#58 - Funny Games (Michael Haneke)

note: article contains spoilers

Torture Porn

This is a remake of the Austrian film of the same name from 1997. Both films are directed by the same man, Michael Haneke, and apart from the setting and the actors they are pretty much the same film to the point where even the dialogue seems to be just a translation from the German version in to English. Yes this is a shot for shot remake, and the only reason that I’ve ever heard from Haneke for doing this film is to preserve the function of the original film and not let some other director bastardize it, or even turn it in to a type of film that “Funny Games” is criticizing. An admirable endeavor if you ask me especially when you consider that it would have been made with or without Haneke.

But before going in to what “Funny Games” is about I need to say just how much I love this guy’s work. I’ve seen about half of Haneke’s feature films at this point and I’ve loved every single one. Sure most audiences will find the majority of his work boring or even detestable (including “Funny Games”) but they’re always very interesting and captivating films to watch for me. Well, at least so far. And despite the simplicity of his style of filmmaking there is a Kubrickian emotional neutrality and objective directorial point of view to all his films that brings out the ideas at the film’s center and makes them very easy to pick up. They’re very intellectually engaging films and can stick with you for days, that is, if you're willing to meet them half way. But anyway, a few thoughts on to the film itself.

“Funny Games” follows a well off family that, after arriving at their vacation house, meets Peter and Paul – two very strange but polite guys in their late teens. After they refuse to leave the family house and attack the father it becomes clear that Peter and Paul have some very unpleasant games in mind for the family. And what follows should be familiar to anyone who has ever seen a horror film of this formula. Well that’s wrong, because this wouldn’t be a Haneke film if that was the case.

The most obvious deviation is Paul, who has a liking to breaking the fourth wall. He naughtily winks at the camera at one point, and at another even addresses the audience. With this Paul presents himself as an obvious element of the author’s agency, even bluntly stating in the text of the film that his actions are done to heighten the drama for the audience. This is a clear critique of formulaic filmmaking that the film is employing and especially a certain type of genre films that exploit the suffering and torture of its characters. Such movies have also been branded as “Torture Porn” by some film fans.

Still, Haneke does break the formula eventually with the fact that he kills off the entire family and lets the killers move along to their next target at the end. This brake from the genre starts at a very crucial point, when Ann (the mother) manages to shoot Peter and with that creates an exit point for the “triumphant” third act. But Haneke allows Paul to literally rewind the film and in a repeat scene prevent her from shooting his friend. The point of the rewind is obviously to deliver the full impact of a torture porn film but without the ultimate gratification in watching a survivor take her revenge, making all the senseless exploitation all right for the audience. No, if you want pointless torture porn, that’s what you’re going to get with Haneke and he refuses to give you a catharsis that will make you feel good for enjoying the violence that happened just minutes before.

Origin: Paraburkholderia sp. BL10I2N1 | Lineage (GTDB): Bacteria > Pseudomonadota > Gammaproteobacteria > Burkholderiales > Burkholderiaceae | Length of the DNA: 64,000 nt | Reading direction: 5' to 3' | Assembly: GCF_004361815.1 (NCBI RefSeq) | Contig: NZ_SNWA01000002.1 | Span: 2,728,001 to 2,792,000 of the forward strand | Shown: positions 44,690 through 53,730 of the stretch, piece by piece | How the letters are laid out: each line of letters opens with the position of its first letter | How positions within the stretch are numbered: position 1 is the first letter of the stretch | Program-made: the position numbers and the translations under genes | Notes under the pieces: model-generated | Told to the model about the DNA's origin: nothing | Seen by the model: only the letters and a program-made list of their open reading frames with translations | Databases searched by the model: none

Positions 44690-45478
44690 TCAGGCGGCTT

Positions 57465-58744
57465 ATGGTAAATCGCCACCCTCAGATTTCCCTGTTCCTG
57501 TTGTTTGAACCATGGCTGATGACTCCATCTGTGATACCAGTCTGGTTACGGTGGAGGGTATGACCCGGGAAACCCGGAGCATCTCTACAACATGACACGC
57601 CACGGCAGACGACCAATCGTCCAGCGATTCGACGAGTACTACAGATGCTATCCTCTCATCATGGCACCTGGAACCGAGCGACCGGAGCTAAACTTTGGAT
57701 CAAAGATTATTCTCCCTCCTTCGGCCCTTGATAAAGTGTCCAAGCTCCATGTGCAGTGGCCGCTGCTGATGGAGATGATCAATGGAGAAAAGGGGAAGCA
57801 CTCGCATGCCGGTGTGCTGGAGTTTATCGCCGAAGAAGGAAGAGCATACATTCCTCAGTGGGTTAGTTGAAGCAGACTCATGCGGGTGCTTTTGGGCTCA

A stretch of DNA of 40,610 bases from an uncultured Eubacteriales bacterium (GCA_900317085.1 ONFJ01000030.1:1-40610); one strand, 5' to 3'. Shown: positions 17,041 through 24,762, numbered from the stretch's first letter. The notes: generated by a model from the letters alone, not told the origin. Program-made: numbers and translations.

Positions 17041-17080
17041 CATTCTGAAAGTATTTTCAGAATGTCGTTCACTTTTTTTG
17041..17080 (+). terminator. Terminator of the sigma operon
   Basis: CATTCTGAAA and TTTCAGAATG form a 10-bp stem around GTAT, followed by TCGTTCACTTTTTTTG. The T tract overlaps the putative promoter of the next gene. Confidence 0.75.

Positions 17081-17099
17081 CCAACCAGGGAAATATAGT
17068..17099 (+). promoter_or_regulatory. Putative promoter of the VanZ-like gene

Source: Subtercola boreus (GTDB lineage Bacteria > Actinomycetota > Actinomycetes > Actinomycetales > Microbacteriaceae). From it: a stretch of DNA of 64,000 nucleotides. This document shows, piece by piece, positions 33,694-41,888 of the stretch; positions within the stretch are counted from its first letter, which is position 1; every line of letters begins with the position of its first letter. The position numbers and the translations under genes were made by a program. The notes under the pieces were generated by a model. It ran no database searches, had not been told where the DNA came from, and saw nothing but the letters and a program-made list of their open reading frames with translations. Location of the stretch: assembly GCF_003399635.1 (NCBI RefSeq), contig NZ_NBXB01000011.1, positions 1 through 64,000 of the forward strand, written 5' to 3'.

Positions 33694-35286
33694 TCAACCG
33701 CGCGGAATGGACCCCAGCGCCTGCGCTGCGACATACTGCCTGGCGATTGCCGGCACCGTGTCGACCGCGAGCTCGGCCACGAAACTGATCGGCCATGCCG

But there is catharsis in Funny Games, and although it is not a gratifying or emotional catharsis it is an intellectual one. That is if the film did not disengage you somewhere with its genre toying and with its purposeful braking of the cinematic illusion.

“Funny Games” is an amazing conceptual critique of a certain type of film and the portrayal of violence in the media. And when graphic violence is concerned there is very little of it in the film, as most of it happens off screen. However the film is loaded with psychological violence in the form of degradation and humiliation of the innocent family, and this is even more traumatic and difficult to watch at times than any gore that a mere exploitation films could throw at you.

This makes “Funny Games” (both versions) one of Haneke’s least accessible films in my opinion, and this sentiment is just further contributed to with the illusion breaking effects in the film like the mentioned rewind and the winks at the audience. But like any Haneke film it is very much a rewarding experience that expects you to do a part of the work for yourself and does not care to spoon-feed you entertainment or ponder to you in any way. 


an observation - I couldn't help but notice that "The Cabin in the Woods" pretty much de facto ripped off the opening of this film, or homages it or whatever you want to call it. I mean just look at that title screen! It's quite possible that "Funny Games" was in a way an inspiration for that film, as they both deconstruct the machinations of the horror genre in their structure. (I didn't know where to place this tidbit in the main body of the text, so there it is)


Naomi Watts - Ann
Tim Roth - George
Michael Pitt - Paul
Brady Corbet - Peter
Devon Gearhart - Georgie

1 comment:

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